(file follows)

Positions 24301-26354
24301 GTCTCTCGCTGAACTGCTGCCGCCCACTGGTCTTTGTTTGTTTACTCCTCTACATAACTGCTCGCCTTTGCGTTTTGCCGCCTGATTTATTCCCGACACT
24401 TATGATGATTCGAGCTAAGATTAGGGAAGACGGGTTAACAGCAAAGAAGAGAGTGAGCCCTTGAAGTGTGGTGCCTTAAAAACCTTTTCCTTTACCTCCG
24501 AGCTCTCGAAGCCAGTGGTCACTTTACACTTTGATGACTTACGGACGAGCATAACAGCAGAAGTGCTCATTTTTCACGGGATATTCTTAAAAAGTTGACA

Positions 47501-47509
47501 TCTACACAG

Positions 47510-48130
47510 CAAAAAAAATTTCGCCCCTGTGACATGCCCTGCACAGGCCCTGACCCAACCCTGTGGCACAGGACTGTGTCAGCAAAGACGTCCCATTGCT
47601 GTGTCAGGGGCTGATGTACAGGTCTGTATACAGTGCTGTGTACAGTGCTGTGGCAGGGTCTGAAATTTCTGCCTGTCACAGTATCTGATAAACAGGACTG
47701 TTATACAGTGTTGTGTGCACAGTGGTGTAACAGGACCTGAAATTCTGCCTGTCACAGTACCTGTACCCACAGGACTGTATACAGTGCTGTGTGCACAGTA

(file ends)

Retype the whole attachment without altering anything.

Positions 24301-26354
24301 GTCTCTCGCTGAACTGCTGCCGCCCACTGGTCTTTGTTTGTTTACTCCTCTACATAACTGCTCGCCTTTGCGTTTTGCCGCCTGATTTATTCCCGACACT
24401 TATGATGATTCGAGCTAAGATTAGGGAAGACGGGTTAACAGCAAAGAAGAGAGTGAGCCCTTGAAGTGTGGTGCCTTAAAAACCTTTTCCTTTACCTCCG
24501 AGCTCTCGAAGCCAGTGGTCACTTTACACTTTGATGACTTACGGACGAGCATAACAGCAGAAGTGCTCATTTTTCACGGGATATTCTTAAAAAGTTGACA

Positions 47501-47509
47501 TCTACACAG

Positions 47510-48130
47510 CAAAAAAAATTTCGCCCCTGTGACATGCCCTGCACAGGCCCTGACCCAACCCTGTGGCACAGGACTGTGTCAGCAAAGACGTCCCATTGCT
47601 GTGTCAGGGGCTGATGTACAGGTCTGTATACAGTGCTGTGTACAGTGCTGTGGCAGGGTCTGAAATTTCTGCCTGTCACAGTATCTGATAAACAGGACTG
47701 TTATACAGTGTTGTGTGCACAGTGGTGTAACAGGACCTGAAATTCTGCCTGTCACAGTACCTGTACCCACAGGACTGTATACAGTGCTGTGTGCACAGTA